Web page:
Last Saturday, I had dinner with friends at their house, and I spent some time with their 14-year old kid, who had just gotten his first electrical guitar. He was teaching himself how to play it by checking out song scores and mimicing other people’s performances found on the web. I started challenging him to dig up some classics from artists like Jimi Hendrix and Dire Straits to learn how to play them (he didn’t know any of them, which made me feel old, and I’m only 27). There’s a point to the story, don’t give up.
Every time I asked him to look up a song, he followed the same routine: he fired up YouTube and looked for the original track with a simple keyword search, just to listen a bit. Then, he looked up the scores for the song elsewhere, and then he went to back to YouTube to see if he could find someone who recorded himself playing the chords so he could mimic them. It was really interesting to see, and when I asked him if he knew of any sites who actually focus solely on learning how to play the guitar, he declined. If you’re wondering, there’s thousands of sites like that.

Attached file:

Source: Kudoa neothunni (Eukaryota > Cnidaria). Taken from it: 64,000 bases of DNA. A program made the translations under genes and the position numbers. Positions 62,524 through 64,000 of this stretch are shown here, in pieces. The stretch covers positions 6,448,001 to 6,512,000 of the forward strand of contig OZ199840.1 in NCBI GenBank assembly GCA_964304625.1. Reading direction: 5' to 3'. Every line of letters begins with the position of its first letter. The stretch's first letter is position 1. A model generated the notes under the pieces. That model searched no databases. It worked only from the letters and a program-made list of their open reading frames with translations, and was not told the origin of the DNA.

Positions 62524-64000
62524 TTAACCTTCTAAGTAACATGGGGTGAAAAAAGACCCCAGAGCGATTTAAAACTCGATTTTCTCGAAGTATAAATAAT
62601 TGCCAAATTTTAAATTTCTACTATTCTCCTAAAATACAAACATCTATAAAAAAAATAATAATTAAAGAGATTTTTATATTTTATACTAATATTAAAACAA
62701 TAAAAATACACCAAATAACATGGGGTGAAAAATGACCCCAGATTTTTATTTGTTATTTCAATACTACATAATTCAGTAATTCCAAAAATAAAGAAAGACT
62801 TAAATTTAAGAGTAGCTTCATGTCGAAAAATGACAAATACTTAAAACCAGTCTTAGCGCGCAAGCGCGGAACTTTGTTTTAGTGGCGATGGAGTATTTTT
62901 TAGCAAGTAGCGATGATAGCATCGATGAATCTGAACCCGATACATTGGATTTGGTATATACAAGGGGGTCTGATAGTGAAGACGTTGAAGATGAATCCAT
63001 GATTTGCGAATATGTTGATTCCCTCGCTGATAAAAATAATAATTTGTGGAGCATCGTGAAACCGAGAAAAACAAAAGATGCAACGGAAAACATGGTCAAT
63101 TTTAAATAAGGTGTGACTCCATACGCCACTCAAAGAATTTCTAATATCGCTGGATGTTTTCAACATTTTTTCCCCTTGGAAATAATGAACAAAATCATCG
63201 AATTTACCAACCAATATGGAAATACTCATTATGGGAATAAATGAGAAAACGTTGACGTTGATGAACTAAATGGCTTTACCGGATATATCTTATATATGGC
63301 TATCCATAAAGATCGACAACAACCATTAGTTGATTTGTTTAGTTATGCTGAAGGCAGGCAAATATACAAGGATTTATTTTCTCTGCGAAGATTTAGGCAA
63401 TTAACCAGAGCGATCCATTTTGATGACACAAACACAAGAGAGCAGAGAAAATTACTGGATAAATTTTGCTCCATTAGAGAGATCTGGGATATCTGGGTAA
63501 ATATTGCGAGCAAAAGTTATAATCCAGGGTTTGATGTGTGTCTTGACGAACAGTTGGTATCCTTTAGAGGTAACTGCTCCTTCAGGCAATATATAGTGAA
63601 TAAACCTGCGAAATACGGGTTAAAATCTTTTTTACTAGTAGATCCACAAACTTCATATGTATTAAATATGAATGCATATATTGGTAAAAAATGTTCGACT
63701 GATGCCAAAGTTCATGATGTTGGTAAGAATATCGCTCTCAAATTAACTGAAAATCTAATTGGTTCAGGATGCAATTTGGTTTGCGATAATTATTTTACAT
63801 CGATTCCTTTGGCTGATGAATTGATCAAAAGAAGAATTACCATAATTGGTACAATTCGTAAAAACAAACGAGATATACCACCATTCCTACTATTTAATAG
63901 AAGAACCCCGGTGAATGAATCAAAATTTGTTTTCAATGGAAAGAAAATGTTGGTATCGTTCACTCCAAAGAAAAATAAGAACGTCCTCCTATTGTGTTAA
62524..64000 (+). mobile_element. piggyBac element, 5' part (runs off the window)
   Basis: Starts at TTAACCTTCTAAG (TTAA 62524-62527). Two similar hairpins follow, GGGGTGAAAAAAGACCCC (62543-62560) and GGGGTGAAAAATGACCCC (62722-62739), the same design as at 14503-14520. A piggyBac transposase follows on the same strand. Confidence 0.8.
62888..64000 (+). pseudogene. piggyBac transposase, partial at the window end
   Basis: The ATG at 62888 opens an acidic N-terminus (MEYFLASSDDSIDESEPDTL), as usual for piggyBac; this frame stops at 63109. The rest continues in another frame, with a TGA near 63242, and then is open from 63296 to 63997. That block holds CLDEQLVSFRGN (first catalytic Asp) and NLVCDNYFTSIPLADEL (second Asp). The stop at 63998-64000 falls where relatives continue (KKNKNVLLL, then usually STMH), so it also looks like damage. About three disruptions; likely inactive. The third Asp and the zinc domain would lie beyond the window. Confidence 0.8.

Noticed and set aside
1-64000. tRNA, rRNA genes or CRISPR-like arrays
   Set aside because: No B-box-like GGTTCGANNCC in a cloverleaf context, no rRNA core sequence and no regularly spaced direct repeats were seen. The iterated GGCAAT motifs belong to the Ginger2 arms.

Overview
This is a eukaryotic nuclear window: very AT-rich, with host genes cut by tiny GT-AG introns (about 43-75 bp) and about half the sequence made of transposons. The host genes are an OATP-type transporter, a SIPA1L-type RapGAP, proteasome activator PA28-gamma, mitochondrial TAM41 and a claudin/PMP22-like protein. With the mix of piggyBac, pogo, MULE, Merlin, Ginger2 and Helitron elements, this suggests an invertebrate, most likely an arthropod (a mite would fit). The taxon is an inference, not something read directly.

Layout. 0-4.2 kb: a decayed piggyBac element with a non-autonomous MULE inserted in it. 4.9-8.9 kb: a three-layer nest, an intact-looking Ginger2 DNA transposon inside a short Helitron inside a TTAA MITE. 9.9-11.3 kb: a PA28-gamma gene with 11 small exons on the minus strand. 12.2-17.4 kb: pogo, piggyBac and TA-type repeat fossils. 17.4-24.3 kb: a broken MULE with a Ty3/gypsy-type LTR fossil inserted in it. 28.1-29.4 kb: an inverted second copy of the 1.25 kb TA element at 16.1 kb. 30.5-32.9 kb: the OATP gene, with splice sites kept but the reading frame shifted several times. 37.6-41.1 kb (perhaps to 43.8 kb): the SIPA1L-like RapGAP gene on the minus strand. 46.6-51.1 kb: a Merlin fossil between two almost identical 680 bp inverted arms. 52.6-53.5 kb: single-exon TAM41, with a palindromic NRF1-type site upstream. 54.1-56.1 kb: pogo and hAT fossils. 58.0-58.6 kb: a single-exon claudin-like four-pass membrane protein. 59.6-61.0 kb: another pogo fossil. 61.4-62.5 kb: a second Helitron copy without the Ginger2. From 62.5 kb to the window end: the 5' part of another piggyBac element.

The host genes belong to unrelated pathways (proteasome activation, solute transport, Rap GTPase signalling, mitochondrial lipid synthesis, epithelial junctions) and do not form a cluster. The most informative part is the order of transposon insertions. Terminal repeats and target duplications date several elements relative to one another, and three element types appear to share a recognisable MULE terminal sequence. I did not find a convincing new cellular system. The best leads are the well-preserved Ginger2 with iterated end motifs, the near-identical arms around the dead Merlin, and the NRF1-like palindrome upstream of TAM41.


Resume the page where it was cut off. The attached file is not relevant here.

Driving back home, I realized that I often use YouTube to look up music too. Many times, I’m not actually looking for the video clip, just the tune, or maybe a live performance of the artist in question. There’s even software available to convert music from YouTube music videos to MP3, AVI, WMV, etc. And then there are websites who aggregate music videos from YouTube on their properties, like YouTubeMusic.ws and Clipmachine.
Evidently, the material is copyrighted more often than not (sites like Muzu TV, PluggedIn and Gotuit are trying to crack that nut), but that hasn’t stopped YouTube from becoming the default repository for music videos as far as I’m concerned. They realize this, which is why they’re working on securing licensing deals with the major record labels too. They’d be foolish not to.
Of course, while it’s easy to find popular music (say, Madonna) on YouTube, it’s a lot harder to find stuff from more obscure artists. Also, the social networking element of YouTube isn’t optimized for discovering new music and sharing it with your friends like Last.fm, iLike or MOG are. Another reason not to use YouTube for searching music videos would be the fact that there’s not a lot of HD content on there.
So calling YouTube the best music search engine is going out on a limb a bit, but I would very much like to see how many search queries on the video sharing site are actually music-related, and how the many music search engines out there are planning to compete with the sheer size of the Google-owned platform. I like checking out new websites like Mix Turtle as much as the next guy, but I’m pretty sure I’ll forget about it by next week.
Tell me, where do you go to find music?